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When to worry about blood test results

Abnormal readings aren’t always a problem

Published: May 2014

Not long ago I received an urgent phone call from a patient, a 67-year-old investment broker, anxiously asking, “What’s with this high potassium value? Should I make out my will?”

Under a new federal directive, commercial labs are required to give patients copies of their laboratory data on request, and the broker had asked for his. He received the report so promptly that I hadn’t even had a chance to look at my copy.

I brought his chart up on the computer screen, and sure enough, there it was: a serum potassium level slightly above the “reference,” or normal, range—with a menacing “H” (for “high”) next to it. I knew there was no medical reason for that result. I asked him whether the tech­nician had a difficult time drawing blood. He replied that ­indeed she had, leaving the tourniquet in place for quite a while. I reassured him and sent him to get another blood specimen drawn without a tourniquet.

Why? Because I suspected that the tourniquet had been left in place so long that it caused the red blood cells, which contain lots of potassium, to leak the mineral into his serum, the clear-liquid part of the blood. The second test, without a tourniquet, produced a normal result.

What’s ‘abnormal’ anyway?

Blood tests are an indispensable tool of medicine. They’re used to screen, diagnose, confirm, and monitor diseases. There are many hundreds of them, and each one is subject not only to observation but also to interpretation.

There is no such thing as a perfect lab test, but all tests done today use methods that have been scrutinized and approved by the Food and Drug Administration. And the federal government certifies and inspects the labs regularly to make sure they’re keeping up standards.

Those “reference ranges” you see on the reports may vary slightly from lab to lab, depending on which of several possible methods a lab chooses to use. Test results can also fall outside the reference range for reasons that have nothing to do with disease or medications.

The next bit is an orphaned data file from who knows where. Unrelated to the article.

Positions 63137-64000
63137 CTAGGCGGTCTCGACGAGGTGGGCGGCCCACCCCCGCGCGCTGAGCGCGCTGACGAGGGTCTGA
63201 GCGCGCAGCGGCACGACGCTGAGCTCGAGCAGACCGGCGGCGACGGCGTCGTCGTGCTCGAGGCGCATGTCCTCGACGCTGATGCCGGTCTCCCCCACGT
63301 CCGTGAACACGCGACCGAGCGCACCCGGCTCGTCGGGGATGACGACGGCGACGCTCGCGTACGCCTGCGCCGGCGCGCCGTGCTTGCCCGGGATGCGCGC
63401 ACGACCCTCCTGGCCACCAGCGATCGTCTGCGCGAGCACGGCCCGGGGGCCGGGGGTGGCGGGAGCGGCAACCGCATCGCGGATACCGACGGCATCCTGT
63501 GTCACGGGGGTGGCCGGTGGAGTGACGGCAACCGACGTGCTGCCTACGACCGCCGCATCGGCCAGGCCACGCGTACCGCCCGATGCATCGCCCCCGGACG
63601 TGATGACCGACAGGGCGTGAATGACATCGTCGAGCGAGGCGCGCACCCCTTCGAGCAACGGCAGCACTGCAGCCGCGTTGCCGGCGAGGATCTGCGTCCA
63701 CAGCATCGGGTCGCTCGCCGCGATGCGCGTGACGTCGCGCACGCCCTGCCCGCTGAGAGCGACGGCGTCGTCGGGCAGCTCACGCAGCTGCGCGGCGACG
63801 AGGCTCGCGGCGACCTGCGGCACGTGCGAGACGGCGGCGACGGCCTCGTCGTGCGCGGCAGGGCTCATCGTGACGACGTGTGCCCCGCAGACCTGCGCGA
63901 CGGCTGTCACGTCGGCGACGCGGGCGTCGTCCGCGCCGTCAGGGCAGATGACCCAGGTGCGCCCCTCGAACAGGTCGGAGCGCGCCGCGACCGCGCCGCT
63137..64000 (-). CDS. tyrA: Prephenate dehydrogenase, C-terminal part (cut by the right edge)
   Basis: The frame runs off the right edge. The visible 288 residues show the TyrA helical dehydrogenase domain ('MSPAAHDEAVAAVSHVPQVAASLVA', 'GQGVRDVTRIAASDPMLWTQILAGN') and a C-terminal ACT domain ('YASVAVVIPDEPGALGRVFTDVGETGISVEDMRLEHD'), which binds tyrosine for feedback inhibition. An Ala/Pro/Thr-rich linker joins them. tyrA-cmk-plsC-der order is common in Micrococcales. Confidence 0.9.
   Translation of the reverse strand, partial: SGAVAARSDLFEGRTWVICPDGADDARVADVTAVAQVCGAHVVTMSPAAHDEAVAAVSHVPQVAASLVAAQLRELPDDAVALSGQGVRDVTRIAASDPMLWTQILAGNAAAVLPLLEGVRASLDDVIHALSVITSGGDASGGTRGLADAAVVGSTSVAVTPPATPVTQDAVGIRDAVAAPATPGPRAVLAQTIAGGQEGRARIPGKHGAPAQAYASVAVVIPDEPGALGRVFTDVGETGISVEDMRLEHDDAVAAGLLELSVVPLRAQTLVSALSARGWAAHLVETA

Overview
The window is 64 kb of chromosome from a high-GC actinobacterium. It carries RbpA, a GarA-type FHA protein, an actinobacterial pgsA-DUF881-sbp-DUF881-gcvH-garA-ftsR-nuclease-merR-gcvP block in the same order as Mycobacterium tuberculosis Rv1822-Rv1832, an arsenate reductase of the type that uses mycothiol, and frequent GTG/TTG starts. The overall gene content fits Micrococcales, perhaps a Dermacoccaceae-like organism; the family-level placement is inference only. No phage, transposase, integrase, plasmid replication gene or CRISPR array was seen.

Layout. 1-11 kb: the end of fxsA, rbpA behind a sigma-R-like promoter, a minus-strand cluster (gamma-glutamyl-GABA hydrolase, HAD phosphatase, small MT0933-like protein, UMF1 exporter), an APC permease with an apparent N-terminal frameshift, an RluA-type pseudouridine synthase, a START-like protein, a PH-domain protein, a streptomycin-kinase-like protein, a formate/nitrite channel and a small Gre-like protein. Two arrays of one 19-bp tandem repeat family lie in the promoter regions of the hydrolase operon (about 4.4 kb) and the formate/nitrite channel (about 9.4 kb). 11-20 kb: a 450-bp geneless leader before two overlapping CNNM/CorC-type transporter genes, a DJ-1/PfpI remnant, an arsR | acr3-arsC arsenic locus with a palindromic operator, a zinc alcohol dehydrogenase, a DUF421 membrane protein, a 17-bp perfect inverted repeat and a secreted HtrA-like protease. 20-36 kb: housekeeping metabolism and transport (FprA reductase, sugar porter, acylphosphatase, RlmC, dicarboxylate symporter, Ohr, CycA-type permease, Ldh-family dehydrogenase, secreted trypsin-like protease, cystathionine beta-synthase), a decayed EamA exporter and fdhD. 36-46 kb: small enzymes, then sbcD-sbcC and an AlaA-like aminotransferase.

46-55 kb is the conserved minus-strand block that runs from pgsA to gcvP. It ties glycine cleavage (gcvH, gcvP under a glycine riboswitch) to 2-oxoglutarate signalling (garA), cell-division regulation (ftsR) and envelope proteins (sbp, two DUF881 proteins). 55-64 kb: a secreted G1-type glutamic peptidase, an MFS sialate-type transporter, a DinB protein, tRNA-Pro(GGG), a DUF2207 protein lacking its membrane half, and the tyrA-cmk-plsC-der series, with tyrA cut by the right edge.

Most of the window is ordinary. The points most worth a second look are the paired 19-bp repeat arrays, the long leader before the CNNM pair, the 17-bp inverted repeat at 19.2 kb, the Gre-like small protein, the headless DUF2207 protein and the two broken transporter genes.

One common example: ­Patients who zealously follow the usual instruction to have “nothing to eat or drink the night before” can end up with high blood urea nitrogen (BUN), which assesses kidney function. Their kidneys are fine, but they’ve dehydrated themselves enough to cause an elevated BUN reading. That’s why I tell my patients to have “nothing to eat or drink from dinner the night before—except for liberal amounts of water.” As a bonus, adequate hydration makes it easier to draw blood by plumping up the veins.

And triglycerides and blood glucose levels, included in many routine blood tests, are very sensitive to the time of the last meal and reach the “fasting” baseline only after 8 to 12 hours without eating. So patients who had that late-night snack and have their blood drawn early the next morning might have out-of-range ­results.

Other abnormal readings may or may not indicate a problem. A high lev­el of creatine phosphokinase, a muscle enzyme, can signal a heart or muscular ailment—or it can mean you worked out shortly before your blood was drawn.

And if you’re an adolescent or recovering from a broken bone, a high level of alkaline phosphatase, a bone (and liver) enzyme, is completely expected; but if you’re not, it could be an ominous sign of liver disease or certain cancers.

So even if you exercise your option to receive your results directly from the lab, you should still get your doctor to weigh in and not try to decode the data yourself.

Take charge of your tests

Before that next needle stick, ask your doctor:


• Why am I having this test?

• How reliable is it in diagnosing or ruling out the disease?

• What happens next if the test is positive? Negative?

• Are there specific instructions about food, drink, medication, or exercise in advance of the test?

• Is the lab a federally certified facility?

• How soon will the test results be available, and how do I get them?


Marvin Lipman, M.D.

Chief Medical Adviser and Medical Editor
Editor's Note:

This article also appeared in the June 2014 issue of Consumer Reports on Health.



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